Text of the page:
There are several reasons for towing when sea kayaking:
- Getting a sick or injured paddler back to shore.
- Assisting a paddler who is in trouble on the water by towing them away from danger.
- When a paddler has lost or broken their paddle.
- Assisting a slower paddler, especially if the group is under time pressure e.g. from impending darkness or a storm.
In an emergency situation the best towing method is the one that gets the paddler away from the source of danger quickly.
If you need a tow or assistance, let the trip leader know sooner rather than later. Towing someone who is having difficulty or is not feeling well is generally in the interests of the whole group.
- If danger is imminent, take whatever steps are necessary to assist the kayaker in trouble, while ensuring your own safety.
- Alert others by blowing your whistle.
On Club paddles, towing is a team activity. The trip leader normally coordinates who will tow and what type of tow is required, and assigns other roles within the group.
- Everyone in the group should ensure their tow rope is accessible at all times, and be prepared to assist in towing if requested.
- Someone may need to support the paddler being towed if they are at risk of capsize.
- Limit group spread and ensure good communication.
- When towing, turn and check on the person you are towing. They may feel they have caused enough fuss already so may not complain if they become cold or have a problem.
- It can be useful to have another paddler close by to chat to the person being towed.
- Hypothermia can be a problem for the person being towed.
- If they are able to, encourage the person being towed to paddle as this keeps them warm and involved and takes the strain off the person towing. Even the slightest contribution can make a difference.
- The Club uses tow lines connected to the kayak as they reduce stress on the person towing. In some instances tow lines connected to a paddler’s PFD or waist belt are used, usually for short periods or emergency towing. These need to be able to be released.
- When you are finished towing, repack your tow line properly so it's ready to redeploy again quickly.
- When packing up your tow line, don't look down for too long, to avoid seasickness.
Single line tow
To conduct a single line tow:
- Connect the tow line carabiner to a secure place on the other person’s kayak such as their decklines.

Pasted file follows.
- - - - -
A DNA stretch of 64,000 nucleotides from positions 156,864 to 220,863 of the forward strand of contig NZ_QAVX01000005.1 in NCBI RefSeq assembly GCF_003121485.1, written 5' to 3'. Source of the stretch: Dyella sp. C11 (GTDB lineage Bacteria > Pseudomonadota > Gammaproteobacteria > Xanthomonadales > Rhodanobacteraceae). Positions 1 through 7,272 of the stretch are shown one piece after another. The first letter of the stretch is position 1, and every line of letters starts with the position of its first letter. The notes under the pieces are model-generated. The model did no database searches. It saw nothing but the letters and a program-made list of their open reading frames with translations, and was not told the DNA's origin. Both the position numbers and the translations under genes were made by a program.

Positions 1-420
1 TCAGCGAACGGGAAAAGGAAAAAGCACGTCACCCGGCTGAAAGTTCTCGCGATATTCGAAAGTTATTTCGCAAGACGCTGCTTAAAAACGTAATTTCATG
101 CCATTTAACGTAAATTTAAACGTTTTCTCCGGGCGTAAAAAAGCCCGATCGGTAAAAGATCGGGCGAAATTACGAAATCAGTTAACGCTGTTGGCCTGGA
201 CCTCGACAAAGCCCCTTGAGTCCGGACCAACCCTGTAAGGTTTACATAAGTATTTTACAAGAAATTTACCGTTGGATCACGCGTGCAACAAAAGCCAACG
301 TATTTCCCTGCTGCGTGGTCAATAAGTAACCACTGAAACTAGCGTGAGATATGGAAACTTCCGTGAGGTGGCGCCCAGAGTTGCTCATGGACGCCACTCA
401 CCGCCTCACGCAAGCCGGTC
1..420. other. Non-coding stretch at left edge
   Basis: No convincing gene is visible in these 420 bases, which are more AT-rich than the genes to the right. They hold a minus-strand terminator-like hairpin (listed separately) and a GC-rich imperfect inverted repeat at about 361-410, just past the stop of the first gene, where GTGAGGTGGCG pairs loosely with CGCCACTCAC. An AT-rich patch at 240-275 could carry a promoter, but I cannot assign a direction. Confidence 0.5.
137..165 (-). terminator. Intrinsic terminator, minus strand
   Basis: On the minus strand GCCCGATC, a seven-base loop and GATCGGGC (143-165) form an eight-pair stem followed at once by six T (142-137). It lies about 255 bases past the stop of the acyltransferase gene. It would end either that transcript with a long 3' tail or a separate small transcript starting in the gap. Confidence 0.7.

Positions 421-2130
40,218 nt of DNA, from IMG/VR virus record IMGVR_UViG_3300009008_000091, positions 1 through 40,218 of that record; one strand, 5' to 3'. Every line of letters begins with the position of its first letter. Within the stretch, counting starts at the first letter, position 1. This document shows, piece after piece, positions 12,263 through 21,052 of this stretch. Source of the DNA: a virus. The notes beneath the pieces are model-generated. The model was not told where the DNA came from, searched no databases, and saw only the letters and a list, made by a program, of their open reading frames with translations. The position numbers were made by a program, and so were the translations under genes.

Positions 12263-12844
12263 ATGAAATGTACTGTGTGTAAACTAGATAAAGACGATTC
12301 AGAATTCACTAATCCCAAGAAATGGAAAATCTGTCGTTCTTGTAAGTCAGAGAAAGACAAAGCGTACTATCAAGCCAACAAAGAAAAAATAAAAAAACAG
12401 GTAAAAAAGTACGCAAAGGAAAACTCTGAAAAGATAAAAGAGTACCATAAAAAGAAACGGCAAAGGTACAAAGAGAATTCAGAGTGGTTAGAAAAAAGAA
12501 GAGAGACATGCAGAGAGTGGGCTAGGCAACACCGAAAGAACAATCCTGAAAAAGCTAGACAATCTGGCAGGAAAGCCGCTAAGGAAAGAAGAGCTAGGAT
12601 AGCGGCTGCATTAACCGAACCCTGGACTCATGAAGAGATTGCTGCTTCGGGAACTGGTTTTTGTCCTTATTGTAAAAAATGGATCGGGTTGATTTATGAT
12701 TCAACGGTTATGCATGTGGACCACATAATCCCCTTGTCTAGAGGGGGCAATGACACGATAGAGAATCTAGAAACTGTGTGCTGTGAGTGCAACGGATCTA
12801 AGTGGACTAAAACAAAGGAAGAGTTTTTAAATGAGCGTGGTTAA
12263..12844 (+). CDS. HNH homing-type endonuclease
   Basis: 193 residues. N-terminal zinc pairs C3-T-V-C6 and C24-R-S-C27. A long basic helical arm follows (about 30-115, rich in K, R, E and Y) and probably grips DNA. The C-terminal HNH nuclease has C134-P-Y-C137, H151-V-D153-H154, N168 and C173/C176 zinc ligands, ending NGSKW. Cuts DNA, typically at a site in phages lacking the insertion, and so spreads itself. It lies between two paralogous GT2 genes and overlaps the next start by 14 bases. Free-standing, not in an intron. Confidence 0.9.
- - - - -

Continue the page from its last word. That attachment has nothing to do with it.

- Check your tow line is properly secured to both your own kayak and the kayak you are towing.
- As you take up the slack, make sure the tow line doesn't snag on anything.
- Check that your tow line pays out properly and doesn't tangle.
- Maintain an efficient paddling stroke as you may have to tow for a long time.
- Ensure that you look behind frequently to monitor the person being towed.
An assisted tow may be necessary when a paddler:
- Is seasick.
- Is at high risk of capsize because of the conditions.
- Has an injury or illness that affects their balance.
The supporting paddler usually rafts up tightly behind the person being towed. Edging helps keep the kayaks together.
The 'V' tow is another tow regularly used on Club paddles.
A 'V' tow is similar to a straight-line tow, but two paddlers tow, creating a 'V' formation in the tow-lines. The load is shared by two paddlers, making the towing less tiring.
- For maximum efficiency the two kayakers doing the towing should stay side-by-side no more than 3 metres apart.
- If one kayaker gets ahead, the other has the drag of a slack tow line and the dual effort is wasted.
- As with any tow, monitor the condition of the person being towed.
- The persons towing must communicate between themselves as well.
- We need standard length tow lines for the 'V' tow to be effective.
The safety risks when towing include:
- Catching fingers or equipment in the tow line.
- Cutting hands with the sharp edges of the carabiner.
- Using a tow line with a narrow diameter can result in the tow line cutting someone’s hand.
- Entanglement, for example if the line is not secured properly after use.
Towing should not occur in the surf zone unless absolutely necessary. If a paddler is in trouble in the surf zone, it is often best that they swim to shore and their kayak is recovered later.
Common mistakes include:
- Connecting the tow line to an inappropriate tow point.
- Clipping the carabiner up the wrong way so it undoes as soon as it is pulled. Use an upward movement when attaching a carabiner to a deckline.
- Not maintaining visual or audio contact between the person towing and the person being towed.
- Not monitoring the tow line itself.